Joe Blanton To Red Sox Talk 'Never Was Serious'

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Joe Blanton Talks Diminish, Theo Epstein And Red Sox Dodge Bullet

After acquiring Adrian Gonzalez and Carl Crawford this offseason, many believed that Theo Epstein and the Boston Red Sox were done with their big money moves and they would simply focus on addressing their immediate needs.

Yet it looked like general consensus would be wrong again when rumors surfaced on Tuesday that the Red Sox and Phillies were in talks that would have sent pitcher Joe Blanton to Fenway Park.

Now, reports have indicated that there really wasn't anything behind the talks, and that the Blanton-to-Boston deal is dead. Thank you, baseball Gods!

Blanton, a seven-year veteran, would have reportedly been unloaded by Philadelphia following the signing of free agent lefty ace Cliff Lee in order to clear cap space. Blanton is projected to make $8.5 million in both 2011 and 2012.

After playing in Oakland for the first five years of his career, Blanton was traded to Philadelphia on July 17, 2008, in exchange for prospects Adrian Cardenas, Matt Spencer and Josh Outman. Blanton has a career 72-60 record with a 4.30 ERA, a 1.34 WHIP, 777 strikeouts and 335 walks. He is 47-46 with a 4.25 ERA in the American League and has a 25-14 record with a 4.38 ERA in three National League seasons.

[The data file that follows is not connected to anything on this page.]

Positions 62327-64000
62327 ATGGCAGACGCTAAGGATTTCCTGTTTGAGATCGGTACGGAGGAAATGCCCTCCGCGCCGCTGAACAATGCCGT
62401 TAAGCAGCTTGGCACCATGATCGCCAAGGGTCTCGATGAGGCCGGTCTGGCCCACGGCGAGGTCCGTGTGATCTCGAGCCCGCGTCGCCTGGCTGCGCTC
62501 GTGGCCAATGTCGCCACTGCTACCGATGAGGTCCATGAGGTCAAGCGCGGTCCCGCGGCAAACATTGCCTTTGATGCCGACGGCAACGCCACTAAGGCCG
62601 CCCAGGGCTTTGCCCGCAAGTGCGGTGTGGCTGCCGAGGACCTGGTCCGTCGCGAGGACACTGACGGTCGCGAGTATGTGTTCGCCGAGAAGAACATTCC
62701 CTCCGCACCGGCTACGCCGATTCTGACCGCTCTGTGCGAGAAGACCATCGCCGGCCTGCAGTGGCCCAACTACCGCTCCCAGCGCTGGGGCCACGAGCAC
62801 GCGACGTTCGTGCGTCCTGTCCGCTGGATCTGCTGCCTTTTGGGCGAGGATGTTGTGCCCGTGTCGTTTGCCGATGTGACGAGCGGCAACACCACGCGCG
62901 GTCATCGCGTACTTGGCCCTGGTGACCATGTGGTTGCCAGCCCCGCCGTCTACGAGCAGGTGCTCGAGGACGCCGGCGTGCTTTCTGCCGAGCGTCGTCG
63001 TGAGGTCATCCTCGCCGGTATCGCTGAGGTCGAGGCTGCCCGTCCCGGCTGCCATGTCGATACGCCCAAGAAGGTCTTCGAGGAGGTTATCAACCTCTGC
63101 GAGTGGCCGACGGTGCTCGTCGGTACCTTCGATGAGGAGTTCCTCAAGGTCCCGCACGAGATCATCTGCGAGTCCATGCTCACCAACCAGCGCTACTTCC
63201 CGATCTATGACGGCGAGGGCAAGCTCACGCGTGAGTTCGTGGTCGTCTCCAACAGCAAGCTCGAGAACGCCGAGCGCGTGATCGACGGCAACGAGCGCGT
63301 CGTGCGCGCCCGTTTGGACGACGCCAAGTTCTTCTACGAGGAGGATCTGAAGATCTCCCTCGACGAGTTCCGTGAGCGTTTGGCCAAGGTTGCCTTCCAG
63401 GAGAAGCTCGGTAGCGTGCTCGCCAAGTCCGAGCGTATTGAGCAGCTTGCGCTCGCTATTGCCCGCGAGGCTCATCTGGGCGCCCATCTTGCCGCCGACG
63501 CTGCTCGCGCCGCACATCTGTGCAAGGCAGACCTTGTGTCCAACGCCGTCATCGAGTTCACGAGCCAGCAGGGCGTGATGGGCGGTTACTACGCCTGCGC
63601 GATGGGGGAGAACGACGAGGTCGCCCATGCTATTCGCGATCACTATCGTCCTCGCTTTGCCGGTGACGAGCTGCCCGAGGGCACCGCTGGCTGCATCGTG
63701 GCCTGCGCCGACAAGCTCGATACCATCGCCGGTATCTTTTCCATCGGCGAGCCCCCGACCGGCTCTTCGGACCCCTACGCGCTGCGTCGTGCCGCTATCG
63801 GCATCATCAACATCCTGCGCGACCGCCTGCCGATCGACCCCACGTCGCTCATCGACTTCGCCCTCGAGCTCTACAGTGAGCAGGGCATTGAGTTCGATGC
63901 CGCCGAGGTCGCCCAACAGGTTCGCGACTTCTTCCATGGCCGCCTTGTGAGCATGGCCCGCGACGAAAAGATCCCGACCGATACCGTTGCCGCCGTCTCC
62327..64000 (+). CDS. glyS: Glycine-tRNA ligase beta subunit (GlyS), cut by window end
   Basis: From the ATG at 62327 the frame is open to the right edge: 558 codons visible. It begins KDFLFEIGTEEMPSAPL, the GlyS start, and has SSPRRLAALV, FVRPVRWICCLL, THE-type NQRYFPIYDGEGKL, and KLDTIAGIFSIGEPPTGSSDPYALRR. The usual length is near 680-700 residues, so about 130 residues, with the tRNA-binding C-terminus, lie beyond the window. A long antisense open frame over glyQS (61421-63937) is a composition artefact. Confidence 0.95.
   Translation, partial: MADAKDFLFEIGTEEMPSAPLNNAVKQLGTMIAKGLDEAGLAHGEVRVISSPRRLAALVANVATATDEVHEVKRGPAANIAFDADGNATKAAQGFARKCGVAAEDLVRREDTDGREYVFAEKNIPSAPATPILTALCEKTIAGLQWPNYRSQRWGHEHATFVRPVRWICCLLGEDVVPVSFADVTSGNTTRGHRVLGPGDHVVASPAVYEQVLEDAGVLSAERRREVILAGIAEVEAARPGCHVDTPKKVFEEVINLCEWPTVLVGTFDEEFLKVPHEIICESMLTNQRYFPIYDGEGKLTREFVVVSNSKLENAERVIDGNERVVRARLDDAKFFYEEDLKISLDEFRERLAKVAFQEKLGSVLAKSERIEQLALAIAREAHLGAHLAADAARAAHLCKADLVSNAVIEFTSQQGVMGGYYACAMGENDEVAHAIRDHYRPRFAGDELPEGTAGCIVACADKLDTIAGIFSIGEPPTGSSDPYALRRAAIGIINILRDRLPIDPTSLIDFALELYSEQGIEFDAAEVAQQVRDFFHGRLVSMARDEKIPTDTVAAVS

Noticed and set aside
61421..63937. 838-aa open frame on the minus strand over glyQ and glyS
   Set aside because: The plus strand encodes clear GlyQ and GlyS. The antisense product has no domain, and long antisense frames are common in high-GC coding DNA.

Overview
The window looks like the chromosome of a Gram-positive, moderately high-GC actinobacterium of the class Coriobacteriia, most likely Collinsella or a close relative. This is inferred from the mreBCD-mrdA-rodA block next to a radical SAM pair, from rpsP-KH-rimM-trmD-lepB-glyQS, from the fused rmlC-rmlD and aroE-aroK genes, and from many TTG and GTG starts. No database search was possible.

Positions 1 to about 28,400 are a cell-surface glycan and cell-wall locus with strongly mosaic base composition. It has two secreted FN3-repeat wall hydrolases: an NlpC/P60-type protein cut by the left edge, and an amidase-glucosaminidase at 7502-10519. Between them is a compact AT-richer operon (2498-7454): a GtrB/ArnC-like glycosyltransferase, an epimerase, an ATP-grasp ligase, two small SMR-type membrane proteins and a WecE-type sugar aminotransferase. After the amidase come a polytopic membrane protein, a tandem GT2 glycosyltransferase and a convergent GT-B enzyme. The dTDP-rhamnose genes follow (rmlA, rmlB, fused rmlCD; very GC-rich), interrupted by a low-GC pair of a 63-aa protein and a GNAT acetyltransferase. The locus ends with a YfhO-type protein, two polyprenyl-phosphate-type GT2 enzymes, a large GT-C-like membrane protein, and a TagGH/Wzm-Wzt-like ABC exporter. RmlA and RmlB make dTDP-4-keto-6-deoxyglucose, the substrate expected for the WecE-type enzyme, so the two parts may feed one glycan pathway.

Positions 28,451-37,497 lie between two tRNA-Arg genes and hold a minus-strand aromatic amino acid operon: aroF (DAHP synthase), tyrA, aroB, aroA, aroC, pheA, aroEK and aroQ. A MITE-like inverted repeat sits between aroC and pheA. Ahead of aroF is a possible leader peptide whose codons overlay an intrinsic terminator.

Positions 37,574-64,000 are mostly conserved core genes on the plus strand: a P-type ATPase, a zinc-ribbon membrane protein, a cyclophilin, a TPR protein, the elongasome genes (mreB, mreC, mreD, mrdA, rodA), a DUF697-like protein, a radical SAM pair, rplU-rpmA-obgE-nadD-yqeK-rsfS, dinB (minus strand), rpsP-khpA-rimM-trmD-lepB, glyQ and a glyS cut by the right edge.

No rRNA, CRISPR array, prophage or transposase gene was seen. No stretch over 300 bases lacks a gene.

While Blanton is undoubtedly a serviceable starter, one who is capable of starting in any Major League rotation (except Philadelphia's, apparently), his acquisition by Epstein would not have made much sense.

The Red Sox have six potential starting pitchers under contract as it is. Josh Beckett, Jon Lester, John Lackey, Clay Buchholz and Daisuke Matsuzaka make up Boston's projected five-man rotation entering the 2011 season, with Tim Wakefield available in the bullpen for the occasional spot start.

That being said, Epstein may have had a plan to use Blanton in the bullpen, but it would have come at a high cost. With Blanton being owed $16 million over the next two season, it simply makes more sense to go out and sign other available (and cheaper) relievers, like former Minnesota Twins reliever Matt Guerrier, former Angels closer Brian Fuentes or Twins' Jesse Crane.

All three would come with a high price tag, but it's reasonable to think that Boston could sign Guerrier and Crane at a cheaper price than Blanton.

Joaquin Benoit of the Tigers and Scott Downs of the Angels have been the league's highest paid free agent relievers this offseason, each receiving three-year contracts worth between $15-$16 million.

Fuentes would come at a steeper price, as the 34-year-old earned a whopping $9 million last season with the Los Angeles Angels and the Twins.

It's not inconceivable to think that Blanton would have been brought in to be a spot starter, as injuries to starting pitches are all to common at the major league level. The Red Sox experienced that first hand, with Josh Beckett, Daisuke Matsuzaka and others missing time the past few seasons.